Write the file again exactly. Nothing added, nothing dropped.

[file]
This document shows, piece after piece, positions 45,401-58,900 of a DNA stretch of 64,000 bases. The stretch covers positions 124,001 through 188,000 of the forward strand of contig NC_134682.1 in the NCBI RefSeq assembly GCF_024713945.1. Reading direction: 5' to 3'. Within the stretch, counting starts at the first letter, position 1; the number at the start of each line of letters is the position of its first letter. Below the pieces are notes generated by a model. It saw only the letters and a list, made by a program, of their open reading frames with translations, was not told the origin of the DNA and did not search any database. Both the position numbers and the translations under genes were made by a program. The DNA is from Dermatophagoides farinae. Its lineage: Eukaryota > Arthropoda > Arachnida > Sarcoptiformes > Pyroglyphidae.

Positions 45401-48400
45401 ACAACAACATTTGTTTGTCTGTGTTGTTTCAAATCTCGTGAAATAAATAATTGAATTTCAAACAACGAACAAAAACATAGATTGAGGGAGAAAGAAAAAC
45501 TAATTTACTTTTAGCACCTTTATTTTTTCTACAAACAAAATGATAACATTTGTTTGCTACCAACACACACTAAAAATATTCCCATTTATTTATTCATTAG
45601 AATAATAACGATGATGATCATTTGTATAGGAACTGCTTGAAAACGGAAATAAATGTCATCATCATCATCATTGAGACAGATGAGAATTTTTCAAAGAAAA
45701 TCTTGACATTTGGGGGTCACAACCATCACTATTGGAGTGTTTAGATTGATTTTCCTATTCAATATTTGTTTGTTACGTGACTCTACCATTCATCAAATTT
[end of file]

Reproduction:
This document shows, piece after piece, positions 45,401-58,900 of a DNA stretch of 64,000 bases. The stretch covers positions 124,001 through 188,000 of the forward strand of contig NC_134682.1 in the NCBI RefSeq assembly GCF_024713945.1. Reading direction: 5' to 3'. Within the stretch, counting starts at the first letter, position 1; the number at the start of each line of letters is the position of its first letter. Below the pieces are notes generated by a model. It saw only the letters and a list, made by a program, of their open reading frames with translations, was not told the origin of the DNA and did not search any database. Both the position numbers and the translations under genes were made by a program. The DNA is from Dermatophagoides farinae. Its lineage: Eukaryota > Arthropoda > Arachnida > Sarcoptiformes > Pyroglyphidae.

Positions 45401-48400
45401 ACAACAACATTTGTTTGTCTGTGTTGTTTCAAATCTCGTGAAATAAATAATTGAATTTCAAACAACGAACAAAAACATAGATTGAGGGAGAAAGAAAAAC
45501 TAATTTACTTTTAGCACCTTTATTTTTTCTACAAACAAAATGATAACATTTGTTTGCTACCAACACACACTAAAAATATTCCCATTTATTTATTCATTAG
45601 AATAATAACGATGATGATCATTTGTATAGGAACTGCTTGAAAACGGAAATAAATGTCATCATCATCATCATTGAGACAGATGAGAATTTTTCAAAGAAAA
45701 TCTTGACATTTGGGGGTCACAACCATCACTATTGGAGTGTTTAGATTGATTTTCCTATTCAATATTTGTTTGTTACGTGACTCTACCATTCATCAAATTT